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Improved performance in master runners competing in the European Championships between 1978 and 2014


Schneider, Anaïs L; Nikolaidis, Pantelis Theodoros; Knechtle, Beat (2019). Improved performance in master runners competing in the European Championships between 1978 and 2014. Journal of Strength and Conditioning Research, 33(9):2559-2569.

Abstract

The performance trends in elite runners have been well investigated, but we have no knowledge about performance trends and the difference between the sexes in elderly runners competing at a high level in varying distances. The purpose of this study was to investigate the performance of these age groups. Data from seventeen European Championships held between 1978 and 2014 were analyzed for various race distances (i.e. 100 m, 200 m, 400 m, 800 m, 1500 m, 5000 m, 10,000 m and marathon). Running speed for the top 8 female and male finalists for each age group (35-99 years, split into 5 year gaps) and each race distance were included. A two-way analysis of variance compared the effects of sex, race distance, age group and calendar year on speed. Subsequent comparisons between race distances, age groups or calendar years were carried out using a post-hoc Bonferroni test. Our analysis shows that men were faster than women in all distances and the difference between the sexes was greater in the shorter distances. Speed was higher for shorter distances than for longer distances. Younger participants were faster than older ones, and the effect of age group was the largest for the 200 m. There was a minor effect of calendar year on speed in the 100 m, 200 m, 1500 m, 10,000 m and marathon, and a minor calendar year×sex interaction on running speed was shown for the 200 m. For athletes and coaches, the current study demonstrates that both male and female athletes improved their running performance over time and that the sex gap may have reached its limit.

Abstract

The performance trends in elite runners have been well investigated, but we have no knowledge about performance trends and the difference between the sexes in elderly runners competing at a high level in varying distances. The purpose of this study was to investigate the performance of these age groups. Data from seventeen European Championships held between 1978 and 2014 were analyzed for various race distances (i.e. 100 m, 200 m, 400 m, 800 m, 1500 m, 5000 m, 10,000 m and marathon). Running speed for the top 8 female and male finalists for each age group (35-99 years, split into 5 year gaps) and each race distance were included. A two-way analysis of variance compared the effects of sex, race distance, age group and calendar year on speed. Subsequent comparisons between race distances, age groups or calendar years were carried out using a post-hoc Bonferroni test. Our analysis shows that men were faster than women in all distances and the difference between the sexes was greater in the shorter distances. Speed was higher for shorter distances than for longer distances. Younger participants were faster than older ones, and the effect of age group was the largest for the 200 m. There was a minor effect of calendar year on speed in the 100 m, 200 m, 1500 m, 10,000 m and marathon, and a minor calendar year×sex interaction on running speed was shown for the 200 m. For athletes and coaches, the current study demonstrates that both male and female athletes improved their running performance over time and that the sex gap may have reached its limit.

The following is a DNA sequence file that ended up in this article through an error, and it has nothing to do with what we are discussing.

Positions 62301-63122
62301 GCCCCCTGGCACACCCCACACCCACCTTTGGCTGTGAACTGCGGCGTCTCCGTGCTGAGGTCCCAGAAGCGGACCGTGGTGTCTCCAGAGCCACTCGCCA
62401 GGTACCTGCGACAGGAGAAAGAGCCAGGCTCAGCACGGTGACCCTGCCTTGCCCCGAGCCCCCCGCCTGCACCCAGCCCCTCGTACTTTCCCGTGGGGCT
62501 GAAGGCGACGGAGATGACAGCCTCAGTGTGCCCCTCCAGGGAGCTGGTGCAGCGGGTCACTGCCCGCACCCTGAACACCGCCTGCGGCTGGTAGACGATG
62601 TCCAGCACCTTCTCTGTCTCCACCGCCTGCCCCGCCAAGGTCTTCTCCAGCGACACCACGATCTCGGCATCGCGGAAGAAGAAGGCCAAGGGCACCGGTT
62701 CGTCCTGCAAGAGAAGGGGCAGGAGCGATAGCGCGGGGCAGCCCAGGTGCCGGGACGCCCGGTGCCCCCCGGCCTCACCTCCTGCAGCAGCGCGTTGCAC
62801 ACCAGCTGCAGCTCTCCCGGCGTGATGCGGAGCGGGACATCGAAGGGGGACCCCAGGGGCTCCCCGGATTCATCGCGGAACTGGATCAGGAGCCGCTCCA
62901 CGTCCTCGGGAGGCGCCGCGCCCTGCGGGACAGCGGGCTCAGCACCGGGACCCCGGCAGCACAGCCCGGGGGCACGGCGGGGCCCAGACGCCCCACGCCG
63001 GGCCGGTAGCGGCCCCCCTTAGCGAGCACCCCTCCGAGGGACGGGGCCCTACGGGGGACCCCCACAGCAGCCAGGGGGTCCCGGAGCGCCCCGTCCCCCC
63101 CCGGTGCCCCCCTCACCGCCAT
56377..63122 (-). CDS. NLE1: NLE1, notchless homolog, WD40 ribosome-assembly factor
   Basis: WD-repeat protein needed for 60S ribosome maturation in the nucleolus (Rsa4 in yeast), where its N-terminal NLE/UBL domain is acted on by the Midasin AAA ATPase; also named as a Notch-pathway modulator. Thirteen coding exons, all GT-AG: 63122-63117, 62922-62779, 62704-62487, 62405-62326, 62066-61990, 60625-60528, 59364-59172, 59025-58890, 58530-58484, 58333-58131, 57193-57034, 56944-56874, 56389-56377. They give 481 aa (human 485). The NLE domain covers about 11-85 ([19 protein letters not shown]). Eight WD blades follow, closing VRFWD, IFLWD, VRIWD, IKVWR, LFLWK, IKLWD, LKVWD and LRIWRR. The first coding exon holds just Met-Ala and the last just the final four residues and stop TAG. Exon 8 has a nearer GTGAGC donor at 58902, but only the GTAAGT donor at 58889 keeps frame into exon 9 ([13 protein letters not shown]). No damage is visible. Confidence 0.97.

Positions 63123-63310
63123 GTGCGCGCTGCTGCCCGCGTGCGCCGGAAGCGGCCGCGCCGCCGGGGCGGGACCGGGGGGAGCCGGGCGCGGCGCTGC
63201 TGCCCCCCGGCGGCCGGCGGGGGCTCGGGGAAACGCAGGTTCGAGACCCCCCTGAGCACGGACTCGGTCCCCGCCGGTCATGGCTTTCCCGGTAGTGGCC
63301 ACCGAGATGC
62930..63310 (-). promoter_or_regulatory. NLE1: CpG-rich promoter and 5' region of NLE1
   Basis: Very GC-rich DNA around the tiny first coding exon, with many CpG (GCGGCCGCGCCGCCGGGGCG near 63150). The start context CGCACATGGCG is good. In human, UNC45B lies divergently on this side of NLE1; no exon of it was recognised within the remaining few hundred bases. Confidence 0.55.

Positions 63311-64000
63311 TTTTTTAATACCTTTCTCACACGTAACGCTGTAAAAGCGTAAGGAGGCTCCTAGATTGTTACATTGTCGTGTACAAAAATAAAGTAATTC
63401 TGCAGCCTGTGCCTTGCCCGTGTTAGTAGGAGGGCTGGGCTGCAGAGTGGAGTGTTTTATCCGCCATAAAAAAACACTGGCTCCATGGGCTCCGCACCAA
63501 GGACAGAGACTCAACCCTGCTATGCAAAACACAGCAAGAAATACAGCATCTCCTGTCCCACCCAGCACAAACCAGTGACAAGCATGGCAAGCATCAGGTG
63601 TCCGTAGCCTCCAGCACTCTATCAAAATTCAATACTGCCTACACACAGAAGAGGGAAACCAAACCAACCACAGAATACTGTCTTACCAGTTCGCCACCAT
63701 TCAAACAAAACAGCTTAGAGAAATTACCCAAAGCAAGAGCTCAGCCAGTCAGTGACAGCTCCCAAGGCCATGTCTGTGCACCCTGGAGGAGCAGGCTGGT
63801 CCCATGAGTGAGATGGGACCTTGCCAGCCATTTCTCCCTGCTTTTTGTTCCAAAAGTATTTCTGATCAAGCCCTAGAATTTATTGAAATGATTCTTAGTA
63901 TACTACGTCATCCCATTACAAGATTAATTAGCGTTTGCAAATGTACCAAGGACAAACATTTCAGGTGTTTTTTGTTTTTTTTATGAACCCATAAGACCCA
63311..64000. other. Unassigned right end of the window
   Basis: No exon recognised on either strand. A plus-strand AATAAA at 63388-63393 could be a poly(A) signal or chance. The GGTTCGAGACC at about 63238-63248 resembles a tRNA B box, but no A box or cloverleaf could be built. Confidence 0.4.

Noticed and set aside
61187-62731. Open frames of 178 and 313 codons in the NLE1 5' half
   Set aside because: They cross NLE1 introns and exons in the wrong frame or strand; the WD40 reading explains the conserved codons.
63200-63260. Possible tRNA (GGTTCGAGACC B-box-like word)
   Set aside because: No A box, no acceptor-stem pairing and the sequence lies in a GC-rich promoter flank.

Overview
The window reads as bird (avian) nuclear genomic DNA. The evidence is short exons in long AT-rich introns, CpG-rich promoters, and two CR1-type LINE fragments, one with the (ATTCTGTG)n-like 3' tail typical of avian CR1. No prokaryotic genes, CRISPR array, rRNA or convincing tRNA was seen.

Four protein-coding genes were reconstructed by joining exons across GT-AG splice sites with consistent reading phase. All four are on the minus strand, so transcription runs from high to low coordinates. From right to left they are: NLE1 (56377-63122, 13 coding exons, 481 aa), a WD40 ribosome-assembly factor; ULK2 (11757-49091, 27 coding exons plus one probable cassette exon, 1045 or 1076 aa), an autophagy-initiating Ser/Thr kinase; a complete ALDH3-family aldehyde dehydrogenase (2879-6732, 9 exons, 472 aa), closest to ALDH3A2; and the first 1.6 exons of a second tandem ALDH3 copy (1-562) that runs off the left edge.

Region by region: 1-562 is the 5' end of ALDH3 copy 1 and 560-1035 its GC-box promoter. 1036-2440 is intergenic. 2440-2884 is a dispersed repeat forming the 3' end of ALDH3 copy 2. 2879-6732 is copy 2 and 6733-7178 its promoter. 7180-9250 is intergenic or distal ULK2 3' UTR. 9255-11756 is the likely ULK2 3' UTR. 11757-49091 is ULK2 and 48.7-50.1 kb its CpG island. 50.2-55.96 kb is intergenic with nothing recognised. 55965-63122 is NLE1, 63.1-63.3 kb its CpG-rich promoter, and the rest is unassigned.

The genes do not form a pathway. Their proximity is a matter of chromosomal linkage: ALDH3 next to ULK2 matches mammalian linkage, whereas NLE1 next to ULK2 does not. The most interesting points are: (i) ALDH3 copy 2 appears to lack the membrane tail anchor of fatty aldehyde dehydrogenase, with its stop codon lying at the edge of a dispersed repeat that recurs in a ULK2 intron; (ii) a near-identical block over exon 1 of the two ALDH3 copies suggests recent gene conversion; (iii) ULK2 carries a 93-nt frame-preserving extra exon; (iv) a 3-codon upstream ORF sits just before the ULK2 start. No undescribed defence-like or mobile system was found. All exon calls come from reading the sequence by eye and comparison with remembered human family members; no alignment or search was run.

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Item Type:Journal Article, refereed, original work
Communities & Collections:04 Faculty of Medicine > University Hospital Zurich > Institute of General Practice
Dewey Decimal Classification:610 Medicine & health
Scopus Subject Areas:Health Sciences > Orthopedics and Sports Medicine
Health Sciences > Physical Therapy, Sports Therapy and Rehabilitation
Uncontrolled Keywords:Physical Therapy, Sports Therapy and Rehabilitation, Orthopedics and Sports Medicine, General Medicine
Language:English
Date:1 September 2019
Deposited On:08 Aug 2018 13:13
Last Modified:29 Jul 2020 07:27
Publisher:Lippincott Williams & Wilkins
ISSN:1064-8011
Additional Information:This is a non-final version of an article published in final form in J Strength Cond Res. 2018 Feb 27. doi: 10.1519/JSC.0000000000002548. [Epub ahead of print].
OA Status:Green
Publisher DOI:https://doi.org/10.1519/JSC.0000000000002548
PubMed ID:29489725

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